The Remsen-to-Lake Placid Travel Corridor has just been placed on the 2016 list of historic properties to be saved, by the Preservation League of New York State, creating a potential pause to rail removal being proposed from Tupper Lake to Lake Placid.
The Preservation League draws statewide attention to New York’s most important and at-risk historic places through its “Seven to Save” list of endangered places.
The list seeks to draw attention to the plight of New York State historic resources that are in danger of disappearing due to disinvestment and development pressure, among other concerns.
The Preservation League of New York State is an Albany-based organization.
President Jay DiLorenzo said the group is challenging New York State’s proposal to turn 34 miles of active rail line into a recreational trail.
Rail removal would likely not happen immediately anyway, despite Adirondack Park Agency approval of such activity.
This isn’t preventing rail advocates from celebrating Preservation League intervention, however.
“The Adirondack Railway Preservation Society (ARPS) Board of Directors is very pleased,” said Bill Branson, President of Adirondack Railway Preservation Society (ARPS).
The Preservation League is a heavyweight organization, according to Branson.
“We believe the League’s communications and advocacy experience in such matters will help highlight all the issues involved in the proposed destruction of a significant portion of the travel corridor, so that it gets the state-wide attention it deserves,” he said.
The New York State Department of Environmental Conservation (DEC) sponsored proposal plans to remove 34 miles of designated historic trackage in the travel corridor to create a multi-use recreation trail.
The Adirondack Park Agency recently considered the plan and ruled that it conforms with the Adirondack State Land Master Plan.
This was a major hurdle to be surmounted by rail removal advocates.
Since the Unit Management Plan adopted in 1996, rails with trails has been the preferred New York State policy.
Bill Branson believes that rail-friendly policy should continue.
He also said rails and trails can coexist without sacrificing either.
“There are many residents and visitors to the Adirondack Tri-Lakes region who have written their support that New York State fulfill the principles adopted in 1996. We look forward to working with members and staff of the Preservation League and others to achieve a robust rail operation and complementary trail system that supports economic and recreation opportunities for residents and visitors of all ages and abilities throughout the length of the travel corridor,” Branson said.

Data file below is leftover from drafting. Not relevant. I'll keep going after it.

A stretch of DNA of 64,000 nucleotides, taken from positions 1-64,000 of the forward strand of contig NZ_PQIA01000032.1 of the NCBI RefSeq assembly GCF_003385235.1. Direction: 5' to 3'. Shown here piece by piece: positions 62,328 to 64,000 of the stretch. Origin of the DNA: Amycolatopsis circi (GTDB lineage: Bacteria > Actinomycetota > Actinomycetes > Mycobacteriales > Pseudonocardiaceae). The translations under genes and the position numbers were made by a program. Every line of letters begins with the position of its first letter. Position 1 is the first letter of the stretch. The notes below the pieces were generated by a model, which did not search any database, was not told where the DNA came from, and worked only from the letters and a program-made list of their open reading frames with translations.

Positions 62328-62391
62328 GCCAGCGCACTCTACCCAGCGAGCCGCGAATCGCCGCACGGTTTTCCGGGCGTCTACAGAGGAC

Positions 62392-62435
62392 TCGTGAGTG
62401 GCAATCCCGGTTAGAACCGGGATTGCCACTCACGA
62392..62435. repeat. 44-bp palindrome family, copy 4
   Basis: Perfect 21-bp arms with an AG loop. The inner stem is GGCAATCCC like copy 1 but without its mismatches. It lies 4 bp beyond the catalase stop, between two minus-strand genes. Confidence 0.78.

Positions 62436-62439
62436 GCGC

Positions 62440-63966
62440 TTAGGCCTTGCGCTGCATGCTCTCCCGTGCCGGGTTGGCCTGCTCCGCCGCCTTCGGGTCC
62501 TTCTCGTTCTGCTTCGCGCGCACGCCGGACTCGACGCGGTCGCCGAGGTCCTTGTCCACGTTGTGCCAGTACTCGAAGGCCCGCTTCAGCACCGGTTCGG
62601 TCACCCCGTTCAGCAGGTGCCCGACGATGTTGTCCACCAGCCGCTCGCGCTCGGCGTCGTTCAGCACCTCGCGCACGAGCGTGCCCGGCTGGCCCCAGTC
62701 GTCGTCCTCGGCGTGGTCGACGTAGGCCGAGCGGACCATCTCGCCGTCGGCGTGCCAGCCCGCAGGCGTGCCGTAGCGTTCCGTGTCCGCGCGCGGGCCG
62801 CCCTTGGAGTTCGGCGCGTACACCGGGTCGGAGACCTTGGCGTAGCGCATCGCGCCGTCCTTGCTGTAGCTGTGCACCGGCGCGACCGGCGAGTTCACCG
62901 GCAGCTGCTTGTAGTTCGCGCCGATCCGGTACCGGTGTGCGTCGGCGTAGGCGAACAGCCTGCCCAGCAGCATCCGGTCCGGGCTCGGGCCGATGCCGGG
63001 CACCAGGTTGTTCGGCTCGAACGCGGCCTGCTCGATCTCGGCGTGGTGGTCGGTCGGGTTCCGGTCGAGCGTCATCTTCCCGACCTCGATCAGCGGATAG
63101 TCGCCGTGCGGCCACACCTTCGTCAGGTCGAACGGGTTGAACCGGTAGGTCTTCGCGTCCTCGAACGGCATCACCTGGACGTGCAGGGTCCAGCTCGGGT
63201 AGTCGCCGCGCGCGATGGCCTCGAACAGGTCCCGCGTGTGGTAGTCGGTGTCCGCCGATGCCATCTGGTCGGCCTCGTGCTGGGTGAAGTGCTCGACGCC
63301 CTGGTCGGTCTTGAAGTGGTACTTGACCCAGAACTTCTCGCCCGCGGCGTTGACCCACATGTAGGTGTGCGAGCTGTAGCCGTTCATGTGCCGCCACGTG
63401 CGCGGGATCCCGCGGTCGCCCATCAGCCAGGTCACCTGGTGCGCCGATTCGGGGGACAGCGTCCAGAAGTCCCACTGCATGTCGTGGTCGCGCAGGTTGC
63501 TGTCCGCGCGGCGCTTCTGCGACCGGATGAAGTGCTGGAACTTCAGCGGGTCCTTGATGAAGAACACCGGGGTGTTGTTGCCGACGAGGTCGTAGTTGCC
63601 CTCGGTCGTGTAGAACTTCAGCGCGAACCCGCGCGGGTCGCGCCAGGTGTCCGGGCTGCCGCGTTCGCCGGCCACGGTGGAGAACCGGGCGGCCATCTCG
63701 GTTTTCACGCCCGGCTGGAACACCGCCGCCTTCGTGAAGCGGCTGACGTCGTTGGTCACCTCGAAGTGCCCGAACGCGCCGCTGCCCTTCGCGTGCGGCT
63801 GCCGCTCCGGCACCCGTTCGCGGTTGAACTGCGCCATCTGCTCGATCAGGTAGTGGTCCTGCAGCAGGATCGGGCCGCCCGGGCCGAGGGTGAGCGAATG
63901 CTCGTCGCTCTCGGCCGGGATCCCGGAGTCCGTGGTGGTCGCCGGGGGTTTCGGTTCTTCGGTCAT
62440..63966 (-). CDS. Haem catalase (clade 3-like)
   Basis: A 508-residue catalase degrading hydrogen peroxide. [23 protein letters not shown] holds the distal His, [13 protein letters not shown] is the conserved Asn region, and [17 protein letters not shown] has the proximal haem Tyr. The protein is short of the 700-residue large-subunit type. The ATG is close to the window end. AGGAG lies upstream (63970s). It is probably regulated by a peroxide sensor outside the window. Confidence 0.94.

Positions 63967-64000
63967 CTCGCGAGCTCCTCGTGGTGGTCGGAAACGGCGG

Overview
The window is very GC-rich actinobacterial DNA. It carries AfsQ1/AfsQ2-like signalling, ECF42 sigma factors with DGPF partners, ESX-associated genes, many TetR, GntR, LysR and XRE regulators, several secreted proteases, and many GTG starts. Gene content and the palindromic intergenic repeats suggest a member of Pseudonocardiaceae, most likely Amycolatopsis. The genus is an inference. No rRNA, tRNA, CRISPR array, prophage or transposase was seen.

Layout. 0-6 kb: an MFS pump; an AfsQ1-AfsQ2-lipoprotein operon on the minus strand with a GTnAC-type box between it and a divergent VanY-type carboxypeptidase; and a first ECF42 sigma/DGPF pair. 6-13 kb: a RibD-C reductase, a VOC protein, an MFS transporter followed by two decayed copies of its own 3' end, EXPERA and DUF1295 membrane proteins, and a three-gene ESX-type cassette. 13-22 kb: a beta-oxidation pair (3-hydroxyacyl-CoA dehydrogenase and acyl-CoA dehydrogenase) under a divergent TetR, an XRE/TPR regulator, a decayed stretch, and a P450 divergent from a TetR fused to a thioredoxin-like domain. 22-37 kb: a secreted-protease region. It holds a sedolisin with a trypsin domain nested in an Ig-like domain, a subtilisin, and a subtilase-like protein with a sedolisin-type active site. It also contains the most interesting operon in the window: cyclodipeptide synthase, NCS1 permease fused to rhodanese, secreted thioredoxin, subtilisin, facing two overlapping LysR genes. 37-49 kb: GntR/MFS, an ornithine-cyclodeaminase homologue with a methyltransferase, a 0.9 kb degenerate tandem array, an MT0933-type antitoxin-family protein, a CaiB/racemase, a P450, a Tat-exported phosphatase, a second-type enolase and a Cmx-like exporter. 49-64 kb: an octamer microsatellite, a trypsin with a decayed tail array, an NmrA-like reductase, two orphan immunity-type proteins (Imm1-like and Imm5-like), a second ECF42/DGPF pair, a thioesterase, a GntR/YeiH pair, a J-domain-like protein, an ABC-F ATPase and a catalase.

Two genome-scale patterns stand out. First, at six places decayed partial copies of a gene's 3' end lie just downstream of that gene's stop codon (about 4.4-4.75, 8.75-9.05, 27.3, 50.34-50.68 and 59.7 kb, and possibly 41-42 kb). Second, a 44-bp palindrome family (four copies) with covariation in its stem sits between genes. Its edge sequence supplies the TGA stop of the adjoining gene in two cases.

The Preservation League noted that 70,000 passengers on the line included 21,000 on the Lake Placid to Saranac portion of the railroad in 2014.
It also noted that the Adirondack Scenic Railroad provides $3.7 million in direct economic impact and leverages an additional $5.4 million.
In addition to the financial impact, the collapse of the historic rail corridor would threaten the preservation and public use of stations, depots and other rail infrastructure—including historic stations at Saranac Lake and Lake Placid currently in active use.
“The removal of the tracks from an active railroad line to produce multi-use trails is without precedent,” according to the League.
The League has been working with Historic Saranac Lake and Adirondack Architectural Heritage to ensure that the regulatory obligations of the State Historic Preservation Act are followed when considering the impact of proposed changes on National Register-designated resources.
“Seven to Save designation will allow the League to work toward an outcome where both rails and trails deliver a robust recreational trail system to the Adirondacks,” said League President Jay DiLorenzo.
The Adirondack Preservation Society operates the Adirondack Scenic Railroad, offering an authentic and unique experience with a ride on a heritage railroad through the six million acre Adirondack Park.
This rail line has the ability to safely and predictably transport any individual without exception into the wilderness of upstate New York, affording every passenger the opportunity to view and enjoy Forever Wild spaces that are otherwise unreachable.